You need to train staff to have this critical skill


The COVID-19 pandemic has tested the resilience of employees and workplaces alike. But how can you train your employees to be more resilient? We asked some experts.

The emotional toll of the pandemic has hit many hard. However, for businesses already working in emotionally demanding fields, the challenges of the COVID-19 pandemic and moving to remote work have been particularly taxing. 

Robyn and Tony Stephen know this firsthand. As the founders of Melbourne Child Development, a multi-discipline speech pathology, occupational therapy and psychology practice for children and their families with disabilities, the pandemic added new pressures to what often were already emotionally charged workdays.

Earlier this year, they engaged workplace resilience expert Michelle Bihary to devise a training program to help them create a positive workplace ecosystem not only to manage the stress of the pandemic, but the ongoing demands of their practice.

“Our work is very emotionally draining.We need to bring a lot of empathy, and a lot of ourselves to the relationship with the families and the child,” Robyn Stephen says. “We were having problems with staff retention and turnover because of this, so we knew we needed to look after our staff better.”


On 28 October AHRI’s virtual SHIFT20 event will explore critical themes such as building and maintaining resilience. There’s still time to register to attend. Click here for more details.


Bihary spoke to the Stephens to find out what they wanted to get out of the training, and put together a training alignment document to work through with the management team. Once expectations were set, she then delivered a full day of face-to-face training with the staff – as fate would have it, shortly before lockdown.

“From the training we had both a framework and a shared language that all staff could use,” says Stephen. “That meant we had more dialogue between individuals and a much more supportive team. For example, we now use Microsoft Teams chat throughout the day.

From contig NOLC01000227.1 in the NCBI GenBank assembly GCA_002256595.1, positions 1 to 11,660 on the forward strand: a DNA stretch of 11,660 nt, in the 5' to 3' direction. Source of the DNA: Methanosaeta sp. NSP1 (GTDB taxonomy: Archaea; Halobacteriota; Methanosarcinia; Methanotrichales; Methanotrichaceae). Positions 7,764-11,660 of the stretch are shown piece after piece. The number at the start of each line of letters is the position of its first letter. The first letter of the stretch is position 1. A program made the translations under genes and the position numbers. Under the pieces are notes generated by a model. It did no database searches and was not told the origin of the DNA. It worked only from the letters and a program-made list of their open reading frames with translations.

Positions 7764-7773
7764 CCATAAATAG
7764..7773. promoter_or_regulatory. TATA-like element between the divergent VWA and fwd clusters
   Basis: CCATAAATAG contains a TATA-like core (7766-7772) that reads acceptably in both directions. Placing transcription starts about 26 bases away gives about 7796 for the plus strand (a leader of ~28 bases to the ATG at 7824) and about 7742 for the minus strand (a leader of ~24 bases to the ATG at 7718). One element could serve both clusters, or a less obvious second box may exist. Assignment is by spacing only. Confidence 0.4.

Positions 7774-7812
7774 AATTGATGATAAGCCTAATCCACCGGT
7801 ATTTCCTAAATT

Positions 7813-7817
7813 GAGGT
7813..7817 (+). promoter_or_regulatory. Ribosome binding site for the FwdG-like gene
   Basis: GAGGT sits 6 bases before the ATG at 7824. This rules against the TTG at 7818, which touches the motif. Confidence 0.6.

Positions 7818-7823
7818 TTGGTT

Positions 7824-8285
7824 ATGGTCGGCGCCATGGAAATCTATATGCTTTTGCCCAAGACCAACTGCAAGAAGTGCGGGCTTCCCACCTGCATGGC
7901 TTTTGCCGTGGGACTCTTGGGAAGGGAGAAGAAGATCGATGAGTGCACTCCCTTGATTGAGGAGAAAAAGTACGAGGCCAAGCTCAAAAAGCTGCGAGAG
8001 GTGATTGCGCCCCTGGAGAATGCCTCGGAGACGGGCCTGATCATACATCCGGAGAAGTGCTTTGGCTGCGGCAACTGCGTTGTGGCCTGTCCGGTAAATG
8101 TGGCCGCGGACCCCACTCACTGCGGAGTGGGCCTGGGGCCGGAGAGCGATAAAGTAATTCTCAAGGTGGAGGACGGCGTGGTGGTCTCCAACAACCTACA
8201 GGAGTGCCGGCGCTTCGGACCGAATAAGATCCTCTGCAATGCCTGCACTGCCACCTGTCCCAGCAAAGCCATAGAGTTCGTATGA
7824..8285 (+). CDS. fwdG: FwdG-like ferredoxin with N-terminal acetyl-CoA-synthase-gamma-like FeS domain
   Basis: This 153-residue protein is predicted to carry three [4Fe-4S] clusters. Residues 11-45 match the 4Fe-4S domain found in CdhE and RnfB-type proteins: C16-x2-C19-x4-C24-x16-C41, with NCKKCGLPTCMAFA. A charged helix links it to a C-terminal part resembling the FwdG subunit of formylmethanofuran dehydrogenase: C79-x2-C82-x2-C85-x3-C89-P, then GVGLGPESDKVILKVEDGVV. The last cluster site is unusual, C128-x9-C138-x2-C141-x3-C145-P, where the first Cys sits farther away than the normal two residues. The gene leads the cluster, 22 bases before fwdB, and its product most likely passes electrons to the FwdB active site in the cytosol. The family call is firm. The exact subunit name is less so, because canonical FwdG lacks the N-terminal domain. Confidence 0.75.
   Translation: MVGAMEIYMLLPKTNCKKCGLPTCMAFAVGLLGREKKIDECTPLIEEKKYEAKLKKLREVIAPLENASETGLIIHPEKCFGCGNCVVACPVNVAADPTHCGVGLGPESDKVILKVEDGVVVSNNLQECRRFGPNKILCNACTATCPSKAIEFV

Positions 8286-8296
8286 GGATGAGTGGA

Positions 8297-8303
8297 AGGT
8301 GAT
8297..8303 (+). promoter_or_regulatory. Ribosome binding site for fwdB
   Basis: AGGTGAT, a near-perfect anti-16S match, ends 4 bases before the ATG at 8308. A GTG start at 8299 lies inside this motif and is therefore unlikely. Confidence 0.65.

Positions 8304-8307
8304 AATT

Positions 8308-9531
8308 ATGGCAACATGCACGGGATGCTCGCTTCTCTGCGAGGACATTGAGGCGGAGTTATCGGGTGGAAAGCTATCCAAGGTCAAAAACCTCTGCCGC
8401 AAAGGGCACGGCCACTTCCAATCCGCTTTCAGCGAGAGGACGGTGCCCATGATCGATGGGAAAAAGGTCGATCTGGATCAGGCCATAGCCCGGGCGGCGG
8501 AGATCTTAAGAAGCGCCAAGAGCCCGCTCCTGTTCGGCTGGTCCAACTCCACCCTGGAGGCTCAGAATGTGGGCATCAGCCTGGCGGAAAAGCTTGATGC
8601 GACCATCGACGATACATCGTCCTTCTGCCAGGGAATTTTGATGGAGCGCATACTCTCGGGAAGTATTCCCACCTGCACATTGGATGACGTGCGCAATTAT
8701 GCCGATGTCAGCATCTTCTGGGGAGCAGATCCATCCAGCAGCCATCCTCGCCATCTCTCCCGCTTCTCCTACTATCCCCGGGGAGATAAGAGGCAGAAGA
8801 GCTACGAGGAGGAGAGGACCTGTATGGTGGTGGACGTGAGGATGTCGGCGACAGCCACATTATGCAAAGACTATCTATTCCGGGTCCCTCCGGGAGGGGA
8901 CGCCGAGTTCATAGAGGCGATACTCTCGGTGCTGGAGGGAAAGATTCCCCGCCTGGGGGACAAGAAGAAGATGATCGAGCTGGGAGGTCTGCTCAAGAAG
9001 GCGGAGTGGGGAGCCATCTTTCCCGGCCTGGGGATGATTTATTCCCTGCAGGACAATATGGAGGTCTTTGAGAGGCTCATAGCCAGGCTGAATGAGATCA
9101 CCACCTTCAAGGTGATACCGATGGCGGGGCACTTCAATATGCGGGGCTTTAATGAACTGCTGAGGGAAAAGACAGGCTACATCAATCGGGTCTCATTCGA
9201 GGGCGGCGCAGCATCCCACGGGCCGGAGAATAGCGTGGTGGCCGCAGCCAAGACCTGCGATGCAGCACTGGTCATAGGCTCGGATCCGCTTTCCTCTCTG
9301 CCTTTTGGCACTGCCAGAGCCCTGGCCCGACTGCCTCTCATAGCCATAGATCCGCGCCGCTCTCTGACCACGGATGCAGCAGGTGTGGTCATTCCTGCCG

“It’s just extraordinary to see the language the team now uses and see them share experiences after they’ve had a disastrous session, and then see someone else come in to suggest resilient strategies that we can all use in those situations.”

Stephen says that another by-product of the training was bringing together the workforce of 17, consisting of 11 clinicians and six support staff, as a whole, rather than being siloed in their particular functions. 

“We talked a lot with Michelle about turning down our self-critical negative dial and increasing the positive dial, and people giving much more specific positive feedback to each other,” she says. “In our Teams chat each morning, we let each other know if we’re in the thriving, surviving or overwhelmed range. Everybody knows how everybody’s feeling, so we can reach out and support each other.”

The initial training was followed up after three months with a further refresher day.

Stephen says this has translated into a more positive and authentic culture in a short space of time, and she’s already seeing the results.

“We had a staff member recently say she was taking a personal leave day because she felt emotionally depleted and needed to fill up her emotional cup to be able to contribute in a positive way. The fact she said that to us as her bosses is a fantastic outcome.”

Creating a toolkit

Bihary is a firm believer that building high-performing teams requires a psychologically safe and resilient environment. When she is asked to help develop these environments in workplaces, she says it needs to be accessible to each and every person employed by the organisation.

“You’ve got to give people a smorgasbord of tools, so they can figure out what’s good for them,” says Bihary. “You’ve also got to give them the emotional scaffolding so they can understand what works for them, and how to make changes.”

Her approach is centered around helping workers understand the psychological environment they’re in, and how their everyday interactions either support wellbeing or undermine it. 

“A lot of organisations and people are very self-critical. There’s a big focus on giving very detailed, negative feedback and ignoring strengths and positives.